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Grim shadow cast over Trimley

PUBLISHED: 18:49 20 November 2001 | UPDATED: 10:53 03 March 2010

THE killing of Vicky Hall meant the twin Trimley

villages would never be the same again.

For so long the communities of St Mary and St Martin had been regarded as a tranquil and safe haven, traditional villages, which have welcomed many newcomers as they have grown.

THE killing of Vicky Hall meant the twin Trimley

villages would never be the same again.

For so long the communities of St Mary and St Martin had been regarded as a tranquil and safe haven, traditional villages, which have welcomed many newcomers as they have grown.

Despite the addition of hundreds of new homes, the Trimleys are still truly rural and retain that special village atmosphere – especially along the High Road.

Their safety and comfort, low crime rate, closeness to the A14, Ipswich and other commuter areas, made them desirable for those wanting to live away from the big towns.

But the murder of Vicky changed all that forever and today it is still a community reeling from the shock that such a thing could happen in their midst.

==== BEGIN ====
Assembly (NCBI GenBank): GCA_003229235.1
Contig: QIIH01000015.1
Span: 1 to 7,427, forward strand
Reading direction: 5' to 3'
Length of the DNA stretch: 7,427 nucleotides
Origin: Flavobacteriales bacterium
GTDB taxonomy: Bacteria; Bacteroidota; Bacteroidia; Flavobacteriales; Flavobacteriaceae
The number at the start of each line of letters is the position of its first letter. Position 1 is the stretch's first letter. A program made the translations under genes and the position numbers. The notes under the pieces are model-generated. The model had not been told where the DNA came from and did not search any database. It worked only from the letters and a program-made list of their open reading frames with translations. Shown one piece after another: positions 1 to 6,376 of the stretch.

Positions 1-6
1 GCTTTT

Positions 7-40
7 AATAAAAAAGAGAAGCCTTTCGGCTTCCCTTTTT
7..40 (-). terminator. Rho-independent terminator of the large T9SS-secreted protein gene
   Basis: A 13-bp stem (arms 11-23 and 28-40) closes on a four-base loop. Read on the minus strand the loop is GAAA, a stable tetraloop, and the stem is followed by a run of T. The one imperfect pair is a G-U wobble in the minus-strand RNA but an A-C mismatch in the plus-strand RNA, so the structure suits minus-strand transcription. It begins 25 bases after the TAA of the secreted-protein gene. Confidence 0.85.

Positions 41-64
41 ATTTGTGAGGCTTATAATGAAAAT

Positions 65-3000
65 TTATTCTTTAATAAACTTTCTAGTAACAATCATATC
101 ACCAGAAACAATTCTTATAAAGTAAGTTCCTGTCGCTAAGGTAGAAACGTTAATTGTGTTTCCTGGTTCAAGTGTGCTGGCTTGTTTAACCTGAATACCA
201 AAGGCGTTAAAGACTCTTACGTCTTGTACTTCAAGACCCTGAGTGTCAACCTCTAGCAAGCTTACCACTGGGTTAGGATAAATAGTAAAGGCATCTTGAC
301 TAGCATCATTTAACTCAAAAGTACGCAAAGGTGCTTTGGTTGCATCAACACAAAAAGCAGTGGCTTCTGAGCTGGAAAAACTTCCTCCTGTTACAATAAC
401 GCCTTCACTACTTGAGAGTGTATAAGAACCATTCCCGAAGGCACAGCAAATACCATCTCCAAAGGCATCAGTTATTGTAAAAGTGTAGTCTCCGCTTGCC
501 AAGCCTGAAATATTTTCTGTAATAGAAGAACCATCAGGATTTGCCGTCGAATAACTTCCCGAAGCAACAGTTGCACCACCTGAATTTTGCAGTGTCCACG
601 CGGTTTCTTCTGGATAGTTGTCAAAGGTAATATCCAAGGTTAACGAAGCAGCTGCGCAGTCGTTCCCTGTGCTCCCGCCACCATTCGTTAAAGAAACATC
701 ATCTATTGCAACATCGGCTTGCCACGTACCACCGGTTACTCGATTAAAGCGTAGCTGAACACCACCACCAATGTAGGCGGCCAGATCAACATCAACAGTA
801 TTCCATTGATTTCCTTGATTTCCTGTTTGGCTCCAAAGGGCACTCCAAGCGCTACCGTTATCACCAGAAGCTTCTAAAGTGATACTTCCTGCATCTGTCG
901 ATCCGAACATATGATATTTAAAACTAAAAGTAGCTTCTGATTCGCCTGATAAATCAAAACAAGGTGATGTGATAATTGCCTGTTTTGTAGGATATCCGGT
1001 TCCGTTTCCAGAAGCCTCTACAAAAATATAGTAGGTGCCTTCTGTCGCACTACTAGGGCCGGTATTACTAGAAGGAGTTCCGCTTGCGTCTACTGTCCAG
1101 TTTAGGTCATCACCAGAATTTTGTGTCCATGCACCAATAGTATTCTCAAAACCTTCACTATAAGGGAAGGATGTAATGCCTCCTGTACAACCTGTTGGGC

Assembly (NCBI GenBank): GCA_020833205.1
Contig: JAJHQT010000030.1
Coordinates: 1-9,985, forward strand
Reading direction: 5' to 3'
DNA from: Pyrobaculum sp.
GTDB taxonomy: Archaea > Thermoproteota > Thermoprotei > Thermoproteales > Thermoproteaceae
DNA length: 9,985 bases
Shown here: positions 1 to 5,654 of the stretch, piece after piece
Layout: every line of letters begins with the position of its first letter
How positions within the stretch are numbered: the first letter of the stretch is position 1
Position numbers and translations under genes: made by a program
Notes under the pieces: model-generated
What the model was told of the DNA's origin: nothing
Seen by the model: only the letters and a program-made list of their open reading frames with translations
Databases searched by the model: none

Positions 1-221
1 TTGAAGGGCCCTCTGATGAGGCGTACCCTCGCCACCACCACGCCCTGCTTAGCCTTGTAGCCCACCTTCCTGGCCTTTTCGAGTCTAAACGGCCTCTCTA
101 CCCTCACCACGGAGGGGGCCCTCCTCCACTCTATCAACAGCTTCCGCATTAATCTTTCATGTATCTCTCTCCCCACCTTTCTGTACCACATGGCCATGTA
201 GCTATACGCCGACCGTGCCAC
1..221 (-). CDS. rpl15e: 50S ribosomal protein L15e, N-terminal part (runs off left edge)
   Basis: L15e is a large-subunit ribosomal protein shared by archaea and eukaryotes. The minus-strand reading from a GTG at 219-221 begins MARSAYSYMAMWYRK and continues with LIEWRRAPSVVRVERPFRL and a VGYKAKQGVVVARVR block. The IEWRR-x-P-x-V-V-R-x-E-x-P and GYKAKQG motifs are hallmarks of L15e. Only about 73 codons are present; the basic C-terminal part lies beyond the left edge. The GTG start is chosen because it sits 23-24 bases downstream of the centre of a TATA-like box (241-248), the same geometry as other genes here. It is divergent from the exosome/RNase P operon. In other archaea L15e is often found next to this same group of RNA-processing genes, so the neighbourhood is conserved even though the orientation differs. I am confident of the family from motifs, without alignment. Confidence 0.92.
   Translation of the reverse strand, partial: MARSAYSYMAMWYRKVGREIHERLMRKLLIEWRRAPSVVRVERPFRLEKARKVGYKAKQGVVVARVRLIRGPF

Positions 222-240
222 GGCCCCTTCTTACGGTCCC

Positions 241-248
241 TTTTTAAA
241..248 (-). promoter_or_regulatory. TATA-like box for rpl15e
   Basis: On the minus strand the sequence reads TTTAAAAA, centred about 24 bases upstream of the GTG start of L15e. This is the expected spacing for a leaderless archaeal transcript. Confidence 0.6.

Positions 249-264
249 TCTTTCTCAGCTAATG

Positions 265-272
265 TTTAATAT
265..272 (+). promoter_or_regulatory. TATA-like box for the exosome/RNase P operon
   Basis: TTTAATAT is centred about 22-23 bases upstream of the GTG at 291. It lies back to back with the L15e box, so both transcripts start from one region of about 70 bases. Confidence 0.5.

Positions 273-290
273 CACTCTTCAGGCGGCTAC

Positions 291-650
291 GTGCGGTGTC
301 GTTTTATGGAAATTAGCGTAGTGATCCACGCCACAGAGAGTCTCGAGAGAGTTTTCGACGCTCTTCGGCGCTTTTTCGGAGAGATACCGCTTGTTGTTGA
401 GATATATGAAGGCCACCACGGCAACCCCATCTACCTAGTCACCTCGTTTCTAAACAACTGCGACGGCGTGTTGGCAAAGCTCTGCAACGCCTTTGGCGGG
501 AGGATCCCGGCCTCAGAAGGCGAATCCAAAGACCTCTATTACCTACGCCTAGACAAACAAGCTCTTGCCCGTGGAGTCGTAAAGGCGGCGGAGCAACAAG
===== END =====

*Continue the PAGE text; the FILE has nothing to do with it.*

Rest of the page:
It is almost unthinkable as you walk around the Trimleys that

anyone could be snatched from the street and killed.

It is the sort of incident reported on the TV news – the type of

terrible crime which happened in other places. In London. In other big cities. Not Trimley.

Even at night, in the early hours, Trimley has been a safe place to walk, alone. Few people would think twice about their safety.

The murder left people frightened to go out alone, unsure if their streets are safe, unwilling to take that risk. Gradually that fear has started to subside, but even so

parents never let their children

forget what has happened.

Out of the emotion of grief and tragedy though so often come

positive things.

And in Trimley, it was no different.

The way the village rallied round, bonded together, supported each other during those terrible first few hours, days and weeks after Vicky vanished and later when her body was found, was remarkable.

As people mourned, the Rev Rod Corke posed the question in many people's minds when he said: "So how do we cope and move forward as a suffering community united in our grief and sadness at what has happened?"

Trimley knew how it had to heal that grief – by helping each other through it.

It is a close-knit community, a friendly community – two villages where everyone knows each other, villages with a heart.

If you went to Trimley St Mary Primary School, belonged to the Brownies, attended Sunday School and church – as Vicky did – then there will be a network of children, teenagers, mums and dads, aunts and uncles who know you.

Add to that the family's very close involvement with Trimley Red Devils football club and that Graham and Lorinda both work locally and the net spreads.

Directly or indirectly, Vicky's death touched hundreds of people. They all hurt; they all experienced deep sadness, fear, bewilderment, and horror.